Do Weight Loss Shakes Really Work?What they do, and reputable brands!

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Nothing can split opinion amongst those on a diet more than the weight loss (or to give them their ‘proper’ name, meal replacement) shake.

People often tend to fall into the evangelical, ‘this will change your life’ camp or the dubious, ‘you want me to replace two meals a day with this shit?’ camp.

There is always plenty of noise swirling around the interwebs regarding meal replacement shakes, making it difficult to actually nail down the true facts from the anecdotal ‘it worked for my cousin’s sister’s dog groomer’s best friend’ evidence. We’ve rounded up the evidence from trusted sources to give you the lowdown on how weight loss shakes work, why they work (it’s not magic sadly) and what to look for when choosing one.

Do they work?

The biggie – ‘cos no one wants to be living off a largely liquid diet for the hell of it. The answer? Yes-ish. Meal replacement shakes can work very effectively in the short term but only if you’re committed to using them in exactly the way it was suggested by your chosen program which is usually to replace two meals a day and then enjoy a low-calorie, balanced meal for the third.

via eatrightrx.com

The Weight Management Industry of Australia reports that meal replacement products have been shown in clinical trials to produce a weight loss of 3 to 9.5 kg over one to five years. They caution however that they are not a substitute for your entire daily food intake and should be used in conjunction with a healthy, balanced diet and regular exercise.

In other words, they are not a magic pill. They can help you lose a substantial amount of weight but to do so, you really do not to commit and work on building new habits for the long term.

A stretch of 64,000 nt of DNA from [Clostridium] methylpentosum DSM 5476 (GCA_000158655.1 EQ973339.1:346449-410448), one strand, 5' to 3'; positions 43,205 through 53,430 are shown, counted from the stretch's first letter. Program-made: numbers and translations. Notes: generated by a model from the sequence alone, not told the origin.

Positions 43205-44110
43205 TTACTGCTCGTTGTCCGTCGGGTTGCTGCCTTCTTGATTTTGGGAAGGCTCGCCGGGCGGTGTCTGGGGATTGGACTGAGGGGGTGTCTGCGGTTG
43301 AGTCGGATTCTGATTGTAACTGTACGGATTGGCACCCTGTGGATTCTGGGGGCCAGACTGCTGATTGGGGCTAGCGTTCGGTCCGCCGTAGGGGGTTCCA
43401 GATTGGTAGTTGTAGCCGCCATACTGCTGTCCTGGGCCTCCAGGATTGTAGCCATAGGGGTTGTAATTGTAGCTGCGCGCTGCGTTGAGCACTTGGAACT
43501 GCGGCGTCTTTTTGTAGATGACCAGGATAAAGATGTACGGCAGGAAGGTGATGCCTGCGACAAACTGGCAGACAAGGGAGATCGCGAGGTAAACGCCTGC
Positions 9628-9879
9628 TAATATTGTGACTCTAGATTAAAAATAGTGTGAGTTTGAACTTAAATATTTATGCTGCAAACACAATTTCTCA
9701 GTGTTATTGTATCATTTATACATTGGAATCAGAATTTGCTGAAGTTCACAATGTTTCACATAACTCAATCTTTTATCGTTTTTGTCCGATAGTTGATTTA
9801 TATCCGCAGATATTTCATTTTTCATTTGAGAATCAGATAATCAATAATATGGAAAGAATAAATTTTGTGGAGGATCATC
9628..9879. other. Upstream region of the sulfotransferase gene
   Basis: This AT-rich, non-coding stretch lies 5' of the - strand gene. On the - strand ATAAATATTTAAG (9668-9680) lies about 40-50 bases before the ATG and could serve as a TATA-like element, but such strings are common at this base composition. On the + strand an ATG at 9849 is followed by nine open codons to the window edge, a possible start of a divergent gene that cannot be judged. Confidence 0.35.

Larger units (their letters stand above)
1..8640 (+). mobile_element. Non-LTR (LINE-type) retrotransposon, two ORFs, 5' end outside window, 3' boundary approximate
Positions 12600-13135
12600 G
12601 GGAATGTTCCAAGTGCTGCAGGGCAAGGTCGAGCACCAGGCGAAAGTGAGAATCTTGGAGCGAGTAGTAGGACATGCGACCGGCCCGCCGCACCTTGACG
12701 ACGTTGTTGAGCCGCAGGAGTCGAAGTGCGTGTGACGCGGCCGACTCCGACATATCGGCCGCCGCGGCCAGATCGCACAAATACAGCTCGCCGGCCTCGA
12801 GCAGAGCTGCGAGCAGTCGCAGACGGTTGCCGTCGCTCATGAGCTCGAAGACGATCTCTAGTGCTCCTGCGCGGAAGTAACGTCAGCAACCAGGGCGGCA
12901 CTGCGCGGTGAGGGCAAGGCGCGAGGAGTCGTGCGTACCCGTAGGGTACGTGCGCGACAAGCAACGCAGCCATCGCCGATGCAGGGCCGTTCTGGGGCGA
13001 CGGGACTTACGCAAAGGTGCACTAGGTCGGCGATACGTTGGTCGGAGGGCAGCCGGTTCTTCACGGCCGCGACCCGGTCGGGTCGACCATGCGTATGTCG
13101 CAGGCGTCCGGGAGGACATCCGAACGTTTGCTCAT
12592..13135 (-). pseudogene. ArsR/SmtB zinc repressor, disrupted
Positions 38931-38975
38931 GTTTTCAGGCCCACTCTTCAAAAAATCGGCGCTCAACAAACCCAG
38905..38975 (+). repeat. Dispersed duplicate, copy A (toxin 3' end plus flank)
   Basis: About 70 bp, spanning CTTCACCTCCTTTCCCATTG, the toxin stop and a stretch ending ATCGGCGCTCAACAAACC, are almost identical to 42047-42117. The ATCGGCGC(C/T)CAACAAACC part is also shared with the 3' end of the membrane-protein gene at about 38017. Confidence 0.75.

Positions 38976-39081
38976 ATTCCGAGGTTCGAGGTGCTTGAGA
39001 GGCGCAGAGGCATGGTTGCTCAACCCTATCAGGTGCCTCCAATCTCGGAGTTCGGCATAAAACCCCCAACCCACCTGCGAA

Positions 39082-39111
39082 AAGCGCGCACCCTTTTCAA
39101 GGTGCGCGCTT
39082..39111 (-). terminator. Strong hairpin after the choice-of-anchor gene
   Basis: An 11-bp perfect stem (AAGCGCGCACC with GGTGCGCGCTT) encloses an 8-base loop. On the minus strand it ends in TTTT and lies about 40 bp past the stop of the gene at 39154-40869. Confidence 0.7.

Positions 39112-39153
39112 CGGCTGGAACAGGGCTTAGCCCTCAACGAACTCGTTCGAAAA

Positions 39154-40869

Why do they work?

The science behind why meal replacement shakes and other products work is not complicated. Typically, your standard meal replacement shake will be extremely low in calories (usually between 800kj-900kj per serve). If you are replacing your typical breakfast and lunch with a weight loss shake, your overall calorie intake will be dramatically reduced. Experts generally recommend that to lose weight steadily, women should consume around 1200 calories per day. Weight loss shakes make it very easy (in theory) to stick to this number of calories without the need for meal planning or prepping. In short, they help you eat less and consume fewer calories. In conjunction with a third, healthy meal each day and moderate exercise, you will be able to achieve a reasonable calorie deficit which means you are using more energy than you are consuming.

The downside? Less calories means that your tummy may spend a lot more time rumbling, especially in the early days. If you are used to consuming more than 1200 calories (which many of us are), cutting right back can come as a shock to the system and leave you more prone to snacking or really going hell for leather during your non-shake meal each day.

The Canstar Blue survey of dieting Aussies found that 64% of those surveyed ended up snacking between meals after not feeling satisfied post shake which goes some way in explaining why less than 60% of respondents reported successfully losing weight while using meal replacement shakes. The moral of the story? You need to find a product and/or brand that leaves you feeling relatively full and satisfied.

What to look for when choosing a Meal Replacement product

There is no shortage of options when it comes to weight loss shakes. The market is absolutely saturated with products, all making slightly different claims but with the same end result — weight loss. The majority of products are made with skim milk powder and are high in protein and fibre and very low in fat. Many also contain ingredients like wheat and soy which is worth noting for those who may be sensitive or intolerant.

One of the most important things to note when choosing a product is the sugar content. Canstar found that some products can contain up to 23g of sugar per serve (almost 6 teaspoons!) while others contained less than 2g. The type of sugar it used is also important. Fructose, xylitol, stevia and a variety of artificial sweeteners are the most commonly used to ensure the shake tastes good. Clearly, avoiding products with an excess of sugar is going to be your best bet for sustained weight loss.

There are also a number of more ‘natural’ products hitting the market which are free from artificial sweeteners and use largely whole, organic ingredients. The downside to these products is the cost, sometimes more than double your typical supermarket brand.

Next Page: Some Weight Loss Shakes Available on the Market



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